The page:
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hat does it take to be comfortable during retirement? Conventional wisdom calls it the four percent rule—withdrawing about that amount from your nest egg each year to live comfortably. And, for that, millions of Americans believe they need to stick to a job they don’t like during their earning years. Dave Lopez, “Unfortunately, the kind of money retirees want to spend each year for a comfortable lifestyle tends to be about $60,000, which means someone’s nest egg would have to be $1.5 million for that rate of withdrawal to sustain for 25 years,” says financial advisor Dave Lopez, a mathematics and computer science major

who applies his analytical mind to solving retirement challenges. “Of course, there are additional sources of income during retirement, such as social security, but the program may not survive the coming decades. And, there are additional costs of retirement, including legacy interests and the likelihood of needing long-term medical care.” The fact is that millions of retirees simply do not have or will not have the kind of income they’d like to have during retirement. Lopez, founder of ILG Financial, LLC (www.theilg.com), discusses an alternative approach to the golden, or distribution years. • Remember, Social Security is a welfare program. Before President Roosevelt signed the Social Security Act in 1935, seniors worked. America was an agrarian culture, and many who were in their 60s and 70s usually continued duties on the family farm, albeit handling lighter tasks. Social Security is essentially a Socialist idea. A response to the Great Depression, its purpose was to move out older workers in favor of employing younger Americans. But now times have changed.

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Celebrating 100 Years! A Jewish social/philanthropic club for men and women meeting at the Beth Sholom Village in Hampton Roads. For membership information call Gail at 757-461-1150 Joe Goldberg at 757-467-0688 or email Brith.Sholom1@gmail.com 18 | Jewish News | February 23, 2015 | Retirement | jewishnewsva.org

• You don’t have to remain stuck in your “earning” job. “The U.S. government is the biggest employer in the world, and I work with many of its employees,” he says. “They usually have high-stress jobs and usually want to retire as early as possible and, while leaning on their pension, start working on their own terms as government contractors.” • Consider retiring early and working the job you’ve always wanted. The model frequently followed by retired government workers can be replicated by millions of other retirees. You don’t need a $1.5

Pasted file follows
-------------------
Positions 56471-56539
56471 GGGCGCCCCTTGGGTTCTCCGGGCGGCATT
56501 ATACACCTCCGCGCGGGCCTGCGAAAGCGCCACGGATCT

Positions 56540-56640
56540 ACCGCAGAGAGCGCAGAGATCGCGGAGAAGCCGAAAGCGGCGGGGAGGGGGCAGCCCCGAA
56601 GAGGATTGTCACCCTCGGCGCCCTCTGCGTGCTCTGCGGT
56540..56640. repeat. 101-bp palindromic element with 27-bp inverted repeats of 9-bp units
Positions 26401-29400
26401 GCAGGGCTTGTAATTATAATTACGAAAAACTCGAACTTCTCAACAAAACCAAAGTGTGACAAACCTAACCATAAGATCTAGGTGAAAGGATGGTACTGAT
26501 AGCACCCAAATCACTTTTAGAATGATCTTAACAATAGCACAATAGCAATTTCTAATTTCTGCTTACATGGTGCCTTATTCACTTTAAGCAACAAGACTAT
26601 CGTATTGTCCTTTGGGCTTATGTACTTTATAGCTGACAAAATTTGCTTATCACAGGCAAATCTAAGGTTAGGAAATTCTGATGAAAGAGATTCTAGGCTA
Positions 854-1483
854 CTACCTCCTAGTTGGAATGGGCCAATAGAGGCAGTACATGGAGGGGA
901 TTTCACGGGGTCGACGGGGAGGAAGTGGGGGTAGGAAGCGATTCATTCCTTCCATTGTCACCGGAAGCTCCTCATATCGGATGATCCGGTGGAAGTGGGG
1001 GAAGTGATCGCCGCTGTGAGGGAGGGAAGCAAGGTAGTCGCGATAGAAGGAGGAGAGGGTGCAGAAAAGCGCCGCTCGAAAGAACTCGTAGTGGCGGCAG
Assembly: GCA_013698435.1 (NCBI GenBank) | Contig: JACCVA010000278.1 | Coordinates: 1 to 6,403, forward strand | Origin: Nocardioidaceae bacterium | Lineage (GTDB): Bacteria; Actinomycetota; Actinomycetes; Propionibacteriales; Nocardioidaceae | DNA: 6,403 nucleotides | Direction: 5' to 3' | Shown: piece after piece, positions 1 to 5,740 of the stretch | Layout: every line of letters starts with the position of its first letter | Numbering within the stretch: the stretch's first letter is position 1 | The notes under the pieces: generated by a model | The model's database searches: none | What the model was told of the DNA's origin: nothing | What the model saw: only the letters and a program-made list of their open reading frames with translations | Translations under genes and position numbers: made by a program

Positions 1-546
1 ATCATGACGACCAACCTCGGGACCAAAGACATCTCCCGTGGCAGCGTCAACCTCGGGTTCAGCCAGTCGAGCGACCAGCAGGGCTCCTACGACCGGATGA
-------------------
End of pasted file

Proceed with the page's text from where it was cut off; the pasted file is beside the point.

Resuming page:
million nest egg when you combine Social Security with a smaller withdrawal amount and a fun job earning $20,000 a year. Retirees can be creative in how they earn this “fun money.” “Let’s say your passion is water skiing—why not parlay this hobby into a career?” Lopez says. “You’ll likely have decades of experience and plenty of contacts. You might work for a ski shop or create a small business giving lessons. Doing something you love is a great way to stay active as an older person.” • No pension?—Create your own. The days of working 30 years for a single company and collecting a sizeable pension are mostly over. This means retirees need to get creative and rely on other sources of income, including IRAs and strategies for annuities—effectively creating their own “pension.” Annuities are contracts with insurance companies. The contracts, which can be funded with either a lump sum or through regular payments, are designed as financial vehicles for retirement purposes. The money used to fund the contract grows tax-deferred. Unlike other tax advantaged retirement programs, there are no contribution limits on annuities. “Annuities provide plenty of opportunity,” he says. “Of course, creative options also yield the risk of complexity. You’ll want to be sure to know what you’re doing, or at least consult with an accredited professional.” • Consider lifestyle changes. Through the distribution years, you should consider moving to a place where the cost of living is cheaper than major metropolitan areas. Simply put, you’ll want your money to go further. Take a play from younger folks who are cutting their cable in favor of only Wi-Fi access. Learn how to cook delicious meals on a budget. For many, learning how to make one’s money work better for them, rather than working for their money, is a preferable lifestyle.